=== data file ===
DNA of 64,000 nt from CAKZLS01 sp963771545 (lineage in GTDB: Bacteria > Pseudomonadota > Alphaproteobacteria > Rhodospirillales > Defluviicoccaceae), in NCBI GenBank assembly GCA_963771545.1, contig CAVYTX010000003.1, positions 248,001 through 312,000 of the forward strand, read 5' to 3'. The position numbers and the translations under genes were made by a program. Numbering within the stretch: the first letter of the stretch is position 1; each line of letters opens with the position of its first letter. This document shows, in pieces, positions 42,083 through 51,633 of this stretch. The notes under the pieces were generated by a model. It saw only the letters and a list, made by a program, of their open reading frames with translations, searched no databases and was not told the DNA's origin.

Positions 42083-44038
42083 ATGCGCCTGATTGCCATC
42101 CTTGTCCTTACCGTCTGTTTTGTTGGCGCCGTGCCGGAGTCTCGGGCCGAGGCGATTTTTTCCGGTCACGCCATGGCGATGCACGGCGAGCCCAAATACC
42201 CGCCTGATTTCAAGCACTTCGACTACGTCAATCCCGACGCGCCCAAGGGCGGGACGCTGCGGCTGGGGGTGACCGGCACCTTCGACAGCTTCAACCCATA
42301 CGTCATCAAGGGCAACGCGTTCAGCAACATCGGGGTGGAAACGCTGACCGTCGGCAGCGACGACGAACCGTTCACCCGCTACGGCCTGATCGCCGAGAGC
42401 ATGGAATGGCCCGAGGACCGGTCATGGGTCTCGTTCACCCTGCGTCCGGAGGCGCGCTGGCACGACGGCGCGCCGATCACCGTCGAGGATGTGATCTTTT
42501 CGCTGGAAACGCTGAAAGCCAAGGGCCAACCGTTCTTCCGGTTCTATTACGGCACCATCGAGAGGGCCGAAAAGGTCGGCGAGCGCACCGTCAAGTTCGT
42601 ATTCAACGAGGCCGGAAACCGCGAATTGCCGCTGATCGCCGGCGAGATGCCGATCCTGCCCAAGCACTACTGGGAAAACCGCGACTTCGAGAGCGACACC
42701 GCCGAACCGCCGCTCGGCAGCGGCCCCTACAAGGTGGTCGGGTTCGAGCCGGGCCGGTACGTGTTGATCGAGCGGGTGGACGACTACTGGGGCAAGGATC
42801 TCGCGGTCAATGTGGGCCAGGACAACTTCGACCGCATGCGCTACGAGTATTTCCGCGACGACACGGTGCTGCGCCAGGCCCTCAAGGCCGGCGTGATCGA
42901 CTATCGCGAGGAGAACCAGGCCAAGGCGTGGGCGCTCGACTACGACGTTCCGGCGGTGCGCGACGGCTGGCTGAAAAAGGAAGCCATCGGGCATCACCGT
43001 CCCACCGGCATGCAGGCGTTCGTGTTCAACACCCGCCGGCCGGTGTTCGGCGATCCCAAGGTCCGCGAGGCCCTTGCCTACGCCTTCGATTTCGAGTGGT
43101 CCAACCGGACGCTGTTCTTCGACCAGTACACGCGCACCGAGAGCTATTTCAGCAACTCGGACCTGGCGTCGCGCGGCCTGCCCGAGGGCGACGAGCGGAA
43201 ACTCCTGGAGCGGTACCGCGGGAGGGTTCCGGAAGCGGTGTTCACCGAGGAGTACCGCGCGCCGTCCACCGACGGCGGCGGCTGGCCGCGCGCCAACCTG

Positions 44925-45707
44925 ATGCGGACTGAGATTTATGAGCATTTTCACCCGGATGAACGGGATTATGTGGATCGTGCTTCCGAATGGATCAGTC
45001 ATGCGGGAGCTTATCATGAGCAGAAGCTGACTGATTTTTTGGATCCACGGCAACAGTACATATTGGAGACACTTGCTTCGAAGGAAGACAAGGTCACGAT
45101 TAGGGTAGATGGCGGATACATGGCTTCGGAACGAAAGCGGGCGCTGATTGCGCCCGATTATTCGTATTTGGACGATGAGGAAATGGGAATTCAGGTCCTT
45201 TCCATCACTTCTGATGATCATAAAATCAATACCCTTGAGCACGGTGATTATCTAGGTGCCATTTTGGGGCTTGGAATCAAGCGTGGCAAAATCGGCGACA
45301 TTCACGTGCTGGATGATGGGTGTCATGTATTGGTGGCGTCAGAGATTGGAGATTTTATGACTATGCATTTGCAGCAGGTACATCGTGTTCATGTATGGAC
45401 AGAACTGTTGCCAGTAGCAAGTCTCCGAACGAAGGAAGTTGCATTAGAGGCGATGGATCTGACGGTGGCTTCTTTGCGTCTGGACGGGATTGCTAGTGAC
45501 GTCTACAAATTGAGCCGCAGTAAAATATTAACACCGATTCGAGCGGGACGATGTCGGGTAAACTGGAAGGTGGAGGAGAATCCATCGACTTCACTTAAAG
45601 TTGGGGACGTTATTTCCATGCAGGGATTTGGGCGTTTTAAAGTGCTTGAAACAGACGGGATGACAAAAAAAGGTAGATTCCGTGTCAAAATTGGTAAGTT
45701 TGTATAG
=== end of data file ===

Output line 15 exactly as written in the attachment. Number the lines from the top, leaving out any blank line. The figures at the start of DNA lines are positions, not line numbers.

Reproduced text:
43201 ACTCCTGGAGCGGTACCGCGGGAGGGTTCCGGAAGCGGTGTTCACCGAGGAGTACCGCGCGCCGTCCACCGACGGCGGCGGCTGGCCGCGCGCCAACCTG